Say what you want about Scots being boisterous, they know golfing etiquette. The place got so quiet so all of a sudden that you could hear the distinctive ``clink'' made by the coin clanking off the others already at the bottom of Tiger Woods' pocket.
Woods had just used it to mark his ball on the 13th green at the Old Course. And as he settled over a 6-footer for par little more than two-thirds of the way through his round alongside Colin Montgomerie at the British Open, there was the sense that the entire country was holding its breath. And praying for Woods to miss.
Which, on balance, may be only a slight exaggeration.
``It's so exciting and so lovely to feel the warmth of support from a whole nation,'' Montgomerie said, ``because golf is our national sport here.
``It might not be in your country,'' he added, ``but golf is, in this country.''
If Woods needed reminding that Saturday was going to be a road game, he didn't have to wait long. His tee shot barely landed in the first fairway when the ``clack, clack, clack'' of shoes pounding down the stairs of a fast-emptying grandstand told him the size of his usual huge gallery was swelling by the moment. Every grandstand the rest of the way around the course was packed, and the throng filling each rose to its feet every time Montgomerie strolled past.
``I expected it. It should be that way,'' Woods said. ``He's native born, he's never won a major championship and this is the home of golf.''
There's even more to the story.
Montgomerie grew up at Royal Troon on the other side of this British isle as the son of the club secretary and the most-promising golfer this golf-mad land had seen in a long time. Ever since, everything from his diet to his clothes to his facial expressions to his divorce have been grist for the tabloid mill. And then there's that 0-for-54 streak in the majors, a few punctuated by such spectacular crash-and-burn endings they make ``Braveheart'' look PG-rated by comparison.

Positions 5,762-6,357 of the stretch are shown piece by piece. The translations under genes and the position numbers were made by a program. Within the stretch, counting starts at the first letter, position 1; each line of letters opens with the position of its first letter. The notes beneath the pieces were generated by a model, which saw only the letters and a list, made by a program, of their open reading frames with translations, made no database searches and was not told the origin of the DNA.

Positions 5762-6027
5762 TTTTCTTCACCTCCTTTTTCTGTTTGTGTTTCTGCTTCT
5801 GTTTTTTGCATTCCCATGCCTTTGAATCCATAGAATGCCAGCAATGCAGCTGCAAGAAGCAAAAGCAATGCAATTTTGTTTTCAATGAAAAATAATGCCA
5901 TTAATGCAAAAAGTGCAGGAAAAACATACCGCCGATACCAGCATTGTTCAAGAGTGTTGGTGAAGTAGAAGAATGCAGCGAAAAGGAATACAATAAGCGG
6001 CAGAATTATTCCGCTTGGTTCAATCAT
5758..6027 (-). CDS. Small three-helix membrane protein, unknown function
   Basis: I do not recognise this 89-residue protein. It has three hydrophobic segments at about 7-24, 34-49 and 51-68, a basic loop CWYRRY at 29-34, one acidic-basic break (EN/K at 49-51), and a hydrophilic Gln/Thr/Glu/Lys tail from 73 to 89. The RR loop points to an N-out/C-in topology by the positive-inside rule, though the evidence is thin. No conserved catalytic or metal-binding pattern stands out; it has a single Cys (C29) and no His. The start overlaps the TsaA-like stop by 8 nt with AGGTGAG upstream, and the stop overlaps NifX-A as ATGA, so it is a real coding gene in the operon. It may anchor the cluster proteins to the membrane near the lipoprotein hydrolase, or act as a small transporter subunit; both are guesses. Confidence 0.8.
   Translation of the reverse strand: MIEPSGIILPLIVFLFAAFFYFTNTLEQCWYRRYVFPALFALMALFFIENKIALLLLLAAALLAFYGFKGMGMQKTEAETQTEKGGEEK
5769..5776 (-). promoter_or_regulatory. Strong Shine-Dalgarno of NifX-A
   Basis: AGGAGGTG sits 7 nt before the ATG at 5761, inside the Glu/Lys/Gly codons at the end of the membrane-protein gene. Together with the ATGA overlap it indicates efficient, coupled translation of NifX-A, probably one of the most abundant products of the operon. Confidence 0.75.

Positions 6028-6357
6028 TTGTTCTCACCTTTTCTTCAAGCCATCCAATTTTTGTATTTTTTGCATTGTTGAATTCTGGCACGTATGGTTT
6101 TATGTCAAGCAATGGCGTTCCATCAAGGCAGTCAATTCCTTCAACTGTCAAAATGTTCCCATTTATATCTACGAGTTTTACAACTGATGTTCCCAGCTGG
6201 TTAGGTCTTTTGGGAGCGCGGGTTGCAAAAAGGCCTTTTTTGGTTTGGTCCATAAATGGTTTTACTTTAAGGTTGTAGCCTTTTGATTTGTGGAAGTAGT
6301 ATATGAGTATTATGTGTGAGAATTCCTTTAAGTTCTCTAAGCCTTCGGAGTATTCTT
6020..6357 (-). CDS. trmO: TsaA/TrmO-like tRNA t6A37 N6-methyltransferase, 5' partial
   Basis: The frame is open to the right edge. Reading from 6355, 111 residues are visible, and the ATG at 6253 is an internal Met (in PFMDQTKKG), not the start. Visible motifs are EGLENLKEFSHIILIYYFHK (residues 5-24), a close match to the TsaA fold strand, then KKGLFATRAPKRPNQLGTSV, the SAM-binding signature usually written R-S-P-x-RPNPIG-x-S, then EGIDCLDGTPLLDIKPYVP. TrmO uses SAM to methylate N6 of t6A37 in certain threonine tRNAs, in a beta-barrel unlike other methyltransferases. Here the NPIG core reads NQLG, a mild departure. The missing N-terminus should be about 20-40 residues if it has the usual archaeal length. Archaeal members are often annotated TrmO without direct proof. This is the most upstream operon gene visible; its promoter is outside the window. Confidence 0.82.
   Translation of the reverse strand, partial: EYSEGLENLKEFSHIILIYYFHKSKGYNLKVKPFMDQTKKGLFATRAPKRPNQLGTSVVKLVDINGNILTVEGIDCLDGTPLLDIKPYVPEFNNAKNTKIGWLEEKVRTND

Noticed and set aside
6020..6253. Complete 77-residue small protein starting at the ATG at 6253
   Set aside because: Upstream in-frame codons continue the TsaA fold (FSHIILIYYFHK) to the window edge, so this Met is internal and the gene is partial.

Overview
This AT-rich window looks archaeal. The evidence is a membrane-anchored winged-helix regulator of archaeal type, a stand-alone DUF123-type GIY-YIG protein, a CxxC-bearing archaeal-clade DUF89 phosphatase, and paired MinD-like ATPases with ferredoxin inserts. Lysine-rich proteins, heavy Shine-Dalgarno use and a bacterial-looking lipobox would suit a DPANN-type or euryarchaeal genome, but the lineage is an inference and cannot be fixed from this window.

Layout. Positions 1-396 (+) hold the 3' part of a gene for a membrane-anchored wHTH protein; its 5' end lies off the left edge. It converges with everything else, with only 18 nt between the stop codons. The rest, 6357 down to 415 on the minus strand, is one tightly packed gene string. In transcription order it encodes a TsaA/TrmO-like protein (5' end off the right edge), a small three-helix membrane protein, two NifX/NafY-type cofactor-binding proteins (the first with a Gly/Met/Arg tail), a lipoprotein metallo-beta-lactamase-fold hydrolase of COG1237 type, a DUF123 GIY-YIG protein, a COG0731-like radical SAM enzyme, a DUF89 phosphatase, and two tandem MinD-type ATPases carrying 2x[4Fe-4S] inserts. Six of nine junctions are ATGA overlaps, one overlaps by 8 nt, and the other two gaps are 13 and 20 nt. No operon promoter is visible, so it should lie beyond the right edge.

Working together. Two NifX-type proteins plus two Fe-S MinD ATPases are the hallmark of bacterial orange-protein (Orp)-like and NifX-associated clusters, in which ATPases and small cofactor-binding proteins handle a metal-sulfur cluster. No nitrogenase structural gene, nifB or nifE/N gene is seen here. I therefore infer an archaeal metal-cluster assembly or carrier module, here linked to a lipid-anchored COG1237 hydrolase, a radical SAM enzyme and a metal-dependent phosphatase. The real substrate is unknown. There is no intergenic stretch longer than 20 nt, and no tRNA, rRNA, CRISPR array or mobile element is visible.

And so, young men in the gallery don Montgomerie fright wigs with frighteningly exaggerated blond curls and don't feel the least bit silly. And blue-haired matrons scream ``Go on, Monty!'' with such ardor it's a wonder they don't faint dead away. And then there's the matter of Woods being cast as the perfect villain, the overwhelming overdog, a golfing version of the roundly hated -- at least in Scotland -- English King Edward.
But expecting Woods to turn tail in that hostile environment?
Even Montgomerie knew that was too much to ask.
``He copes with the pressure and the situation around him, with being Tiger Woods, incredibly well,'' Montgomerie said.
Some days, though, it's tougher than ever and the third round was one of those. In what felt like a Ryder Cup atmosphere, Woods three-putted for bogey at No. 2, drove his ball into gorse bushes at the sixth and ninth, and dropped to his knees often enough watching putts curl away from the hole at the last instant. It's a miracle he didn't gore himself with his own putter.
After a handful of the early starters got hold of the Old Course, the stiffest winds of the week rolled in off St. Andrews Bay in the afternoon and restored some of the Old Course's teeth. The greens dried up and drives skidded off the fairways like tabletops, making it tough to judge how far tee shots were running. And always, there was that wall of noise, plus the occasional Saltire, the Scottish flag, snapping in the breeze.
``Obviously,'' Woods said afterward, ``the people should be rooting for him and they were. Then again, they were very gracious. They applauded when I hit a quality shot and sometimes a quality shot would be 30 feet. That's all you can ask for.''
Woods had to make three nervy putts at the three closing holes -- the first two to save pars, the third to set up a tap-in birdie -- to card a 1-under 71. That left him at 204, with a 2-shot lead over Jose Maria Olazabal heading into the final round.
After a 70 that wasn't nearly as steady as it looked on the scorecard, Montgomerie was another stroke back at 207. He spent parts of the day soaking up cheers and striding the fairways with his head held high, and others, red-faced, studying the tips of his shoes,
``It was quite an unbelievable situation to find myself in here,'' Montgomerie said. ``The crowds have been quite fantastic. I'd like to do well for them tomorrow, especially.
``It would be fantastic,'' he added, ``if we could get though this together.''
Woods, on the other hand, still feeling very much alone, wasn't in the mood to look too far ahead.
``Today,'' he said without any hint of emotion, ``was tough.''
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